Cloud computing is the boon for today’s world. For ones, who are oblivious to the term Cloud Computing, Cloud computing doesn’t mean computing over clouds. So, what is cloud computing? Check out what it actually mean and its models. Here, the term “cloud” mean “The internet” or “The Web”. The term “Cloud Computing” is dependent on cloud drawings used in past to represent telephone networks and later to depict the Internet in. “An emerging computer paradigm where data and services reside in massively scalable data centers in the cloud and can be accessed from any connected devices over the internet”.
A simple definition of cloud computing is it is a technique for providing various services on virtual machines allocated on large physical machine pool which resides in the cloud. Many applications are moving to cloud computing.
Cloud is a term used as a metaphor for the wide area networks (WAN) or any such large networked environment. It came from the cloud-like symbol used to represent the complexities of the networks in the schematic diagrams. It denotes all the complexities of the network which may include everything from servers, data centers, cables, routers, and all such other devices.
We have lots of computing power and cloud storage capacities residing in the distributed environment of the cloud. What cloud computing does is to harness the capabilities of these resources and make available these resources as a single entity which can be changed to meet the current needs of the user. The basis of cloud computing is to create a set of virtual servers on the available vast resource pool and give it to the clients. Any web-enabled device can be used to access the resources through the virtual servers. Based on the computing needs of the client, the infrastructure allotted to the client can be scaled up or down.
Also Read: What Is Thin Client Computing?
Deployment Models for Cloud Computing
There are basically four different deployment models of cloud computing.
- Public Cloud: Also known as an external cloud. It is traditional cloud computing where resources are dynamically provisioned on a fine-grained, self-service basis over the Internet or via and or from an off-site third-party provider who bills on a fine-grained basis.
- Community Cloud: If several enterprises have same requirements and seek to share infrastructure to realize the benefits of cloud computing, then a community cloud can be established. This is a more expensive option as compared to the public cloud as the costs are spread over fewer users as compared to a public cloud. However, this option may offer a higher level of privacy, security and/or policy compliance.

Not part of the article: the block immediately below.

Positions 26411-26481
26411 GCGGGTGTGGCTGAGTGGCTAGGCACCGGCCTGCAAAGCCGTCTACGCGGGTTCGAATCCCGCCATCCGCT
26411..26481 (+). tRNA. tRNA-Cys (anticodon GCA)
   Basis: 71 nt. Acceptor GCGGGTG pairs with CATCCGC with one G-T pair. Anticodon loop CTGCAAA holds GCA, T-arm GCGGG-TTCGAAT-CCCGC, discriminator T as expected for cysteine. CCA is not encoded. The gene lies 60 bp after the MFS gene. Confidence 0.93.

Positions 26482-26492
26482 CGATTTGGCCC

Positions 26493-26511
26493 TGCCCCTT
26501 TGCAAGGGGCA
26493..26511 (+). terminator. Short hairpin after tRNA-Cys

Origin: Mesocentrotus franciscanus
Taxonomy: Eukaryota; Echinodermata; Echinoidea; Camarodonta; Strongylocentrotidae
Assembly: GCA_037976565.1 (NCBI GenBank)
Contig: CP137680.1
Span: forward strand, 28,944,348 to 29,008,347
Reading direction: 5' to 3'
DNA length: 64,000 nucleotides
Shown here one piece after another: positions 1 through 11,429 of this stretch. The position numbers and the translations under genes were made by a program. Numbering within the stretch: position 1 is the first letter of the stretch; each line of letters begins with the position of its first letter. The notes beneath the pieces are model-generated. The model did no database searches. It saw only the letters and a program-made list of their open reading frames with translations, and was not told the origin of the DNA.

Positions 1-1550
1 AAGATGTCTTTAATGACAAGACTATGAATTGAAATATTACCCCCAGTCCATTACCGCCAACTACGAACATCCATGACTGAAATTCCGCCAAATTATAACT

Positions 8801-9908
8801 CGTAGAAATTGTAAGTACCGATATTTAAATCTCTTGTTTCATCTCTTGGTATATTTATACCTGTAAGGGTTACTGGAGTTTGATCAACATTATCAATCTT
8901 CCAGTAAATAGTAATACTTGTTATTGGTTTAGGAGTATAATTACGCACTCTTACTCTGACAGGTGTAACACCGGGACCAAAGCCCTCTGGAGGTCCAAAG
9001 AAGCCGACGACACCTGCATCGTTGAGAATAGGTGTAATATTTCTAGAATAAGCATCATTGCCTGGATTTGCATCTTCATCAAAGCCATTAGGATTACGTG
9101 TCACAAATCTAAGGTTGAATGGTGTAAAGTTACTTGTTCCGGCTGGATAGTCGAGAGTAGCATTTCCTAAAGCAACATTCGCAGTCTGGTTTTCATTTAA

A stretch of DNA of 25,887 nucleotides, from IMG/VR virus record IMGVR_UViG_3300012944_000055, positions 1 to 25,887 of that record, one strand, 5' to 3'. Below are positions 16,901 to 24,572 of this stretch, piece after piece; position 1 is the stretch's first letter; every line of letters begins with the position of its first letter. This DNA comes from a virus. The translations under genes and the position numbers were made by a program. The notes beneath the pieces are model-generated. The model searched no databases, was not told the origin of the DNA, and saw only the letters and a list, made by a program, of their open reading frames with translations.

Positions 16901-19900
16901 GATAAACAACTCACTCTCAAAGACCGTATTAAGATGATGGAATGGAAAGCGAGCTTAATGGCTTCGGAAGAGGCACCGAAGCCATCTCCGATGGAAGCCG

- Hybrid Cloud: Hybrid Cloud storage means either two separate clouds joined together (public, private, internal or external) or a combination of virtualized cloud server instances used together with real physical hardware. A correct definition of the term “Hybrid Cloud” is probably the use of physical hardware and virtualized cloud server instances together to provide a single common service. Two clouds that have been joined together are more correctly called a “combined cloud”.
- Private Clouds: Private clouds describe offerings that deploy cloud computing on private networks. It consists of applications or virtual machines in a company’s own set of hosts. They provide the benefits of utility computing shared hardware costs, the ability to recover from failure, and the ability to scale up or down depending upon demand.
Also Read: What Is Cluster Computing?
Characteristics of Cloud Computing
With cloud computing, any application supports multi-tenancy – that is multiple tenants at the same instant of time. The system allows several customers to share the infrastructure allotted to them without any of them being aware of the sharing. This is done by virtualizing the servers on the available machine pool and then allotting the servers to multiple users. This is done in such a way that the privacy of the users or the security of their data is not compromised.
Cloud computing services are linearly scalable. The system is able to break down the workloads into pieces and service it across the infrastructure. An exact idea of linear scalability can be obtained from the fact that if one server is able to say 1000 transactions per second, then two servers can process 2000 transactions per second.
Any application or any service running in a cloud computing environment has the property of self-healing. In case of failure of the application, there is always a hot backup of the application ready to take over without disruption. There are multiple copies of the same application – each copy updating itself regularly so that at times of failure there is at least one copy of the application which can take over without even the slightest change in its running state.
Cloud computing systems are all service oriented – i.e. the systems are such that they are created out of other discrete services. Many such discrete services which are independent of each other are combined together to form this service. This allows re-use of the different services that are available and that are being created. Using the services that were just created, other such services can be created.
The applications in cloud computing are fully decoupled from the underlying hardware. The cloud computing environment is a fully virtualized environment.
Another feature of the cloud computing services is that they are flexible. They can be used to serve a large variety of workload types – varying from small loads of a small consumer application to very heavy loads of a commercial application.
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